“The KPA General Staff ordered the coastal defence units on the western front to keep strict monitoring and counteraction readiness and made sure they took an initial countermeasure to powerfully expel the enemy warship by firing 10 shells of multiple rocket launchers toward the territorial waters, where naval enemy movement was detected, at 5:15,” the statement continued.

“The KPA opened 10 threatening and warning fires in the direction of 270 degrees of firing azimuth from the area of Ryongyon County at 5:15 on October 24,” it added.

The North Korean military then issued a rhetorical warning to coincide with the latest of a growing list of recent incidents between two neighbors still technically at war since their conflict 70 years ago, one of the first and deadliest of the Cold War still very much active on the peninsula to this day.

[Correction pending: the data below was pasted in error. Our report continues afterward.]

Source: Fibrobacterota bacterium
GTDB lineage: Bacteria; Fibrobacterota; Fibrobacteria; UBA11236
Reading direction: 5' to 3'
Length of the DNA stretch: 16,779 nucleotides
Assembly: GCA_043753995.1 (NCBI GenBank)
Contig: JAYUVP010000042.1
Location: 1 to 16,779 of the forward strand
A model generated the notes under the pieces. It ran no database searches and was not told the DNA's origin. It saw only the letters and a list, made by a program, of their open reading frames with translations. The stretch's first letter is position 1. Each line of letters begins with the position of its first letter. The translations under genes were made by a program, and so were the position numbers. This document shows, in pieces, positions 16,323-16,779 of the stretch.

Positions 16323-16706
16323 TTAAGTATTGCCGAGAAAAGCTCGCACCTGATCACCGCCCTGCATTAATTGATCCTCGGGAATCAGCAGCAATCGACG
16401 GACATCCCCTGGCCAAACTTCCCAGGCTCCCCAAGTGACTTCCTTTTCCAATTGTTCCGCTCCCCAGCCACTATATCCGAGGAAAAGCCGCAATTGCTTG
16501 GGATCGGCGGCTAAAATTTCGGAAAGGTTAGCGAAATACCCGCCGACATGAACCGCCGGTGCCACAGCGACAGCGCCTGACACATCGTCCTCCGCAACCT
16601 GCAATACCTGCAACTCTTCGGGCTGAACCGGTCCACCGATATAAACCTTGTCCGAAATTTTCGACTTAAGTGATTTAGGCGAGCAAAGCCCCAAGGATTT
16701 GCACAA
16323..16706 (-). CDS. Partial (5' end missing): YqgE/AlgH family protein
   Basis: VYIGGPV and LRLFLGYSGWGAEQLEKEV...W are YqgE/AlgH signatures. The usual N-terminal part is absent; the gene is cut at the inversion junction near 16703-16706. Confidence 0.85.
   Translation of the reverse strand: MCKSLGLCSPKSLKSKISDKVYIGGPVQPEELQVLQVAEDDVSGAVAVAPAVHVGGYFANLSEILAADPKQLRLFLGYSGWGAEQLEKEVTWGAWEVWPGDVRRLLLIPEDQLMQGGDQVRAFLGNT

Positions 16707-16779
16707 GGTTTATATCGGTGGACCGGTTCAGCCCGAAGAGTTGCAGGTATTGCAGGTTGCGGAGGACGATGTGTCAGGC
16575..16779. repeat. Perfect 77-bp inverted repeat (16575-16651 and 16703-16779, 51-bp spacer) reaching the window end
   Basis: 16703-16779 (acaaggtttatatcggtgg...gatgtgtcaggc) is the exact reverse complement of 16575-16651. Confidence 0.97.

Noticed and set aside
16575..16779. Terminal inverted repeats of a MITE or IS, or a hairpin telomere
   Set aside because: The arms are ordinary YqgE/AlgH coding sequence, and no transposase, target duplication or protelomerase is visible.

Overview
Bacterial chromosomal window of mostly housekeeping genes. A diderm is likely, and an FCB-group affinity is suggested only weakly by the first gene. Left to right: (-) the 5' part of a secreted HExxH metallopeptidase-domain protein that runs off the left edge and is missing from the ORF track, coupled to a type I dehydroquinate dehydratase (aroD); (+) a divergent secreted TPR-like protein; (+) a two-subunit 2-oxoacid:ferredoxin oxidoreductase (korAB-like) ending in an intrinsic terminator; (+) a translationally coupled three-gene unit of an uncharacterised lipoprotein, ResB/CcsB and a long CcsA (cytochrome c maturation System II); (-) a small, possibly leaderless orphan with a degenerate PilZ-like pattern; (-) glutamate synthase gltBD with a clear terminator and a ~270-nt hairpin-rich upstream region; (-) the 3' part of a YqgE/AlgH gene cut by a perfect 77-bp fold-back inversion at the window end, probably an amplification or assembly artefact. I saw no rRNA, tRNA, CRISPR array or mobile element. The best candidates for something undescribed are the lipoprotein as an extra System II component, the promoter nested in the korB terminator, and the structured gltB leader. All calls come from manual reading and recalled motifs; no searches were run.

“The KPA General Staff once again sends a grave warning to the enemies who made even naval intrusion in the wake of such provocations as the recent artillery firing and loudspeaker broadcasting on the ground front,” the statement concluded.

South Korean soldiers participate in a river crossing exercise with U.S. soldiers on October 19 in Yeoju, South Korea. North Korea’s military said Wednesday it fired artillery shots overnight into maritime buffer zones near the inter-Korean border as a “serious warning” over South Korea’s military drills.
Chung Sung-Jun/Getty Images